Systematic theology aims to understand what the whole Bible has to teach us today about a particular topic. It is to ask: “What’s the bottom line?” At its best, it provides Christians (who already do systematic theology on a regular basis) with the ability to explain what the Scriptures teach about a certain topic: for example, God’s Word, God himself, creation, humanity, sin, Jesus Christ, the Holy Spirit, the work of Christ, the church, and the last things. The Scriptures show some evidence that the early NT church practised systematic theology, such as the creedal statements in 1 Tim 3:6, Phil 2:5-10, Rom 10:9 and 1 Cor 15:3-4.

Systematic theology is important because what we do is shaped by what we believe about God. Theology shapes our worship (John 4:23), witness (Acts 17:11) and discipleship (John 8:31). Our duty therefore, is to become the best theologians we can be for the glory of God. Yet what we will see is that good systematic theology is only possible in conjunction with other methods of studying the Bible.

Exegetical theology aims to understand what a particular part of the Bible teaches. It is to ask: “What’s in the line?” John reminds us in the prologue to his gospel that Jesus exegetes God for us – in other words, he makes him known to us. Exegetical theology is to seek to derive meaning out of (ex-) the text. Through careful grammatical and historical study, we seek to understand what the author intends the reader to hear. Exegetical theology is indispensable to conducting proper systematic theology and to avoid “proof-texting” a conclusion that is not actually supported by Scripture. However, exegetical theology is not sufficient, as once we understand a text, we still interpret it in light of some kind of overarching framework.

Biblical theology is a technical term referring to understanding how a doctrine moves and progresses throughout the Bible’s chronology. It is to ask: “What’s the timeline?” For example, Luke 24:27 presents how Jesus “beginning with Moses” explained what was in the Scriptures concerning himself. Stephen (Acts 6) and other evangelists self-consciously present the truths of God as part of a redemptive history. Goldsworthy explains:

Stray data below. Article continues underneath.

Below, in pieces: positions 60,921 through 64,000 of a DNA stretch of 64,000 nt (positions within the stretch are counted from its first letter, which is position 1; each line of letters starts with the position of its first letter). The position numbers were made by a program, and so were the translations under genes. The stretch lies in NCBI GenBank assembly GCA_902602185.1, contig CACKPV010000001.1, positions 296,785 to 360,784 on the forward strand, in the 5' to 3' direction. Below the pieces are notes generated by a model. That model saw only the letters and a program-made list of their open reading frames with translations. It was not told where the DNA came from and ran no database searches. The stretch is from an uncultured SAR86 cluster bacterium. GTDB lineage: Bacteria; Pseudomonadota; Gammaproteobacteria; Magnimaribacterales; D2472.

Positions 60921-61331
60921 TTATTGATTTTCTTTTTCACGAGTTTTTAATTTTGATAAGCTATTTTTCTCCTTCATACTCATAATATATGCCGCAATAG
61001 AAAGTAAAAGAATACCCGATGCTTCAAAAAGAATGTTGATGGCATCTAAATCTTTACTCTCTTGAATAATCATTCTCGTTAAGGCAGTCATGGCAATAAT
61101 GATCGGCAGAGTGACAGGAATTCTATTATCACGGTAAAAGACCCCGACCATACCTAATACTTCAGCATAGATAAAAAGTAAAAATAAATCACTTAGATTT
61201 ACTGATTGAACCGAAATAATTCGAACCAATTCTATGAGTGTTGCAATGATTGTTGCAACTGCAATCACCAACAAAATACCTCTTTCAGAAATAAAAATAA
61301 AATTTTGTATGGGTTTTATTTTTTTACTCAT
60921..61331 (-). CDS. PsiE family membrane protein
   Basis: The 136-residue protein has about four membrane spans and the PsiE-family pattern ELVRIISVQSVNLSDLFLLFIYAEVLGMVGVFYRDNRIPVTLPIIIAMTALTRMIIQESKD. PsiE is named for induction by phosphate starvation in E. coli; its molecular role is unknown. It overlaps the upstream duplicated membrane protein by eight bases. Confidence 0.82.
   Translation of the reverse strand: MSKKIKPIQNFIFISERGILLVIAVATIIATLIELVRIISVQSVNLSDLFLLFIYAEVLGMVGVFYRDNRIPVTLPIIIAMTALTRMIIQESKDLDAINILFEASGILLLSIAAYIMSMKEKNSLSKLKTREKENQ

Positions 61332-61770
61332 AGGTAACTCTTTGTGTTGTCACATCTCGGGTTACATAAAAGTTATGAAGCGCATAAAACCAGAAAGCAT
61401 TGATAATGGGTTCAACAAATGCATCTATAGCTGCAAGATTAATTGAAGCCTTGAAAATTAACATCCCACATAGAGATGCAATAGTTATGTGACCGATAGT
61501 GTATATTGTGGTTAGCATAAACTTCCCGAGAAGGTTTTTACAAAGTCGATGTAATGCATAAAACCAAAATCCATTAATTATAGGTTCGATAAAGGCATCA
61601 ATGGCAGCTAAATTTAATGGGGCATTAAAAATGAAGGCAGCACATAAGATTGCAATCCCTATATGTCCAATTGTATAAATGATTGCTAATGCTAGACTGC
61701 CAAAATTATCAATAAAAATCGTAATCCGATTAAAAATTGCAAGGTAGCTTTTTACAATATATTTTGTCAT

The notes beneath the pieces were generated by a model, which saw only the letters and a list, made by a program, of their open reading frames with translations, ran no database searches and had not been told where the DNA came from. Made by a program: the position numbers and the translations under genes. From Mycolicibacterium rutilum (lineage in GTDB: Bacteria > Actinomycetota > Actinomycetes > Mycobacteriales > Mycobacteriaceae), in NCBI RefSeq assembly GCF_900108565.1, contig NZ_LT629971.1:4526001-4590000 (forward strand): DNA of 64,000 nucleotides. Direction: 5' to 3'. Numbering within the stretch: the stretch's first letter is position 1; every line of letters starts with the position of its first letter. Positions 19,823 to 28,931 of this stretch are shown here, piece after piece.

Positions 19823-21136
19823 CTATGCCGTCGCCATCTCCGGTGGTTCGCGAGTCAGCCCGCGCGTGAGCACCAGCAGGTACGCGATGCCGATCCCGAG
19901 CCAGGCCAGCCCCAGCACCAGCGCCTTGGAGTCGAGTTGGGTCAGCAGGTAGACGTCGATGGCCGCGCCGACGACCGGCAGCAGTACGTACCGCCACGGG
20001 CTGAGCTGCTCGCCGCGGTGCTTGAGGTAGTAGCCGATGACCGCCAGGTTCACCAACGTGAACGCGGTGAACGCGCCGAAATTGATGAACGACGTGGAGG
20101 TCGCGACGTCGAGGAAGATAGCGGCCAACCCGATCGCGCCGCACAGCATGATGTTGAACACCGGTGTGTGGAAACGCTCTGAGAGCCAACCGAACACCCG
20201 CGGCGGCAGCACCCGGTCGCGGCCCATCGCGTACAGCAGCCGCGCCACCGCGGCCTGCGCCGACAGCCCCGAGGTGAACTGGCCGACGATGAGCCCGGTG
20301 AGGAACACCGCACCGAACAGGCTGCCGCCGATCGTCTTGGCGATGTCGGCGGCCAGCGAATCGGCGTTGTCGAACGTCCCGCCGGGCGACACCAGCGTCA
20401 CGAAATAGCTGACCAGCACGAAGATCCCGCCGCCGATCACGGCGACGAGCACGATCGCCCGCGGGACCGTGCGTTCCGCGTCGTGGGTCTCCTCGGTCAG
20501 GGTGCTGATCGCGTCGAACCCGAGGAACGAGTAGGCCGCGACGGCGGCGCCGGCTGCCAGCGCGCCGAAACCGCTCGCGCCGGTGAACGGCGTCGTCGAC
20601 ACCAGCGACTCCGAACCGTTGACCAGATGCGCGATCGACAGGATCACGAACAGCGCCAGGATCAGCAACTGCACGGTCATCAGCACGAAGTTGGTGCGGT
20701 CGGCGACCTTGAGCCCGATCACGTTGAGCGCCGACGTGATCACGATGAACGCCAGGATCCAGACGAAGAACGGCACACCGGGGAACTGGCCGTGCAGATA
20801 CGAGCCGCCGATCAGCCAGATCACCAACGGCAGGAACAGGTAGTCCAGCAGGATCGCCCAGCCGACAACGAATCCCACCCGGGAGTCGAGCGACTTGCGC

“The systematic theologian is mainly interested in the finished article… the biblical theologian on the other hand is concerned rather with the progressive unfolding of truth.”

Employing biblical theology helps us to see how a doctrine is understood and applied at a certain point in the development of salvation history. The distinction is that systematic theology is broadly thematic in its treatment of God’s Word, while biblical theology is chronological or programmatic in doing so. A good systematic theologian will at times employ biblical theology, but it builds on its results to offer a collection and summary of teaching about a particular subject. For example, the writer of Hebrews offers an organised (systematic) summary of faith in Hebrews 11:1-2, but he then proceeds to go through biblical history in order to show how faith is seen from a biblical-theological perspective. The Bible therefore does not pit one against the other, but presents both as interdependent approaches.